The New York Times Reports on NYC Hotel Room Numbers, Decline and Growth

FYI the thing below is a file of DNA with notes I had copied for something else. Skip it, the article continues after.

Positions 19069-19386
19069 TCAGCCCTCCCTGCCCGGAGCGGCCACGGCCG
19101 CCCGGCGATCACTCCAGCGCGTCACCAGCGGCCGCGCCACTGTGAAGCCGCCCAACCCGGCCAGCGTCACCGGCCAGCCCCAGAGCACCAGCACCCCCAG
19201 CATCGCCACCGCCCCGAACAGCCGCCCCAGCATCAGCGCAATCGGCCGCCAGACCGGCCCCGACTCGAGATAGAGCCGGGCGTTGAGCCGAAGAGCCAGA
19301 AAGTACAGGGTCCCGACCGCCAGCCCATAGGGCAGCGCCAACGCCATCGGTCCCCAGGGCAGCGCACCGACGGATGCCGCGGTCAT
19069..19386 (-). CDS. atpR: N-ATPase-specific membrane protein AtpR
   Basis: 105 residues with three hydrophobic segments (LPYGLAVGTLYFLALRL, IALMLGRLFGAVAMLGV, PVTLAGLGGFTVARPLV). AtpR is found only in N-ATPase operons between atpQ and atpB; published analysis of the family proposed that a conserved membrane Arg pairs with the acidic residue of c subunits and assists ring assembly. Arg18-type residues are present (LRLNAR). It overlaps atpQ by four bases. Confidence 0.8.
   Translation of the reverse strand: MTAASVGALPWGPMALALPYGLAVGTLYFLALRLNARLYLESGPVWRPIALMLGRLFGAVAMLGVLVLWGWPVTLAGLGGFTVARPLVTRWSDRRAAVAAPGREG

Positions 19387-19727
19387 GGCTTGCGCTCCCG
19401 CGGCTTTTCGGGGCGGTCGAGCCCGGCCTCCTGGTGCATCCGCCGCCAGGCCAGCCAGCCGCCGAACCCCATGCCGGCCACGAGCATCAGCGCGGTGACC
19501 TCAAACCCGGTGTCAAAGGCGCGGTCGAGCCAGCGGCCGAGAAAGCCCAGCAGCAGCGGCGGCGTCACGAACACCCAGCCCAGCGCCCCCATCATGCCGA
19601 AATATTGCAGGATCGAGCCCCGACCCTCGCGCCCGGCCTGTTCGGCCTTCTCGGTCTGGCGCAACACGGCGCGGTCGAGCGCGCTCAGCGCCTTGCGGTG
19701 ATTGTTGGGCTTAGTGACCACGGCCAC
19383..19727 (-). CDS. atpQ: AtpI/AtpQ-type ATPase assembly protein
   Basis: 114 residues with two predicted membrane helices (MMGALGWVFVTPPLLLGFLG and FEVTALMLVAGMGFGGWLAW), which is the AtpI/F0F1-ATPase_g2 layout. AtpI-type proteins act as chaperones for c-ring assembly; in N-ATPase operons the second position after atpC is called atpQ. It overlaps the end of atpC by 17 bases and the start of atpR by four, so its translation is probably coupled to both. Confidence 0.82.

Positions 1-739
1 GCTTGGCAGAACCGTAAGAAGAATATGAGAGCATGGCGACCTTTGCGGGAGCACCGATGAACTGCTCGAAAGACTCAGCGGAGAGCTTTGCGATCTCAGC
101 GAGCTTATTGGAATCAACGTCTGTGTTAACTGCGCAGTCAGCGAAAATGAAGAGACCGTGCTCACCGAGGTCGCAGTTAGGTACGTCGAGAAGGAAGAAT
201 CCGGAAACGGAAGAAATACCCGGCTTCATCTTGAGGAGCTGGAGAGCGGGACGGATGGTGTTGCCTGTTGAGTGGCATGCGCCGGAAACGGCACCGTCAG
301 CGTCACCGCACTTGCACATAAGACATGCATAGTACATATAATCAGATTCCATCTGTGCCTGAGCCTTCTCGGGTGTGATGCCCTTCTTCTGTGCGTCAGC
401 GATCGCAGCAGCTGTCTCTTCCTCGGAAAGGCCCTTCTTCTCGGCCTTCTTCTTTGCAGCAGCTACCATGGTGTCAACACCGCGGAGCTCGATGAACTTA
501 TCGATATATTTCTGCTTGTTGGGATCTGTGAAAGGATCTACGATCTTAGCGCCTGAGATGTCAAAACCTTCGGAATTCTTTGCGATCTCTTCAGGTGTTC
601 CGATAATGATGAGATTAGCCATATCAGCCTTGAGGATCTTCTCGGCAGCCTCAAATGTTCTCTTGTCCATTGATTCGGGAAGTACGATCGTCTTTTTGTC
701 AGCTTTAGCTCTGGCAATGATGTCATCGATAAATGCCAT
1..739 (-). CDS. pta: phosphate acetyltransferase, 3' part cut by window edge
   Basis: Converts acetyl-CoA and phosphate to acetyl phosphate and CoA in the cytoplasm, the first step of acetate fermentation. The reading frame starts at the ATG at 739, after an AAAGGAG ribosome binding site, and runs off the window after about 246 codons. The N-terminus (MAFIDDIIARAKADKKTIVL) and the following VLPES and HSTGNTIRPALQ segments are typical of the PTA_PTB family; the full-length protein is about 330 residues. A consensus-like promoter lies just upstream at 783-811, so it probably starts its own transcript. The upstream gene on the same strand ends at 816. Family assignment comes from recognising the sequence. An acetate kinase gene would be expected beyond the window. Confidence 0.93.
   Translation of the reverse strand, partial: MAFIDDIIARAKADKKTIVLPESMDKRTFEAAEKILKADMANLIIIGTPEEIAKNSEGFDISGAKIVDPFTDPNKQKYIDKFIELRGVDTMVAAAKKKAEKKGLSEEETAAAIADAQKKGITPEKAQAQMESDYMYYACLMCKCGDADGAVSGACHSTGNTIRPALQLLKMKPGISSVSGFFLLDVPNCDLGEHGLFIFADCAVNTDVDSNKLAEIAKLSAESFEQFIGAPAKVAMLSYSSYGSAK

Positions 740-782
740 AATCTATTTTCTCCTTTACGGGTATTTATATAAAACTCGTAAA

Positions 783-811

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People often associate New York City with constant expansion and, to a large part, it’s true. In the past decade, the city’s skyline has become more and more crowded with high-rise hotels, quickly expanding upward in order to accommodate the urban metropolis’s continuous stream of visitors. Yet while New York’s hotel capacity is projected to grow to 100,000 rooms by the end of this year (up from 73,000 tallied in 2006), it is still significantly below the stats from 50 years ago. Back in 1964, The New York Times reported that the city boasted about 125,000 hotel rooms. Although specific research into the cause of the decline since then is pending, the newspaper suggests that the demolition of single-room-occupancy hotels, as well as conversion of luxury hotels rooms — at grande dames such as The Plaza — into condominiums, may be behind it. Still, it appears that, fifty years later, New York City hotel rooms are once again solidly on the rise. [The New York Times]

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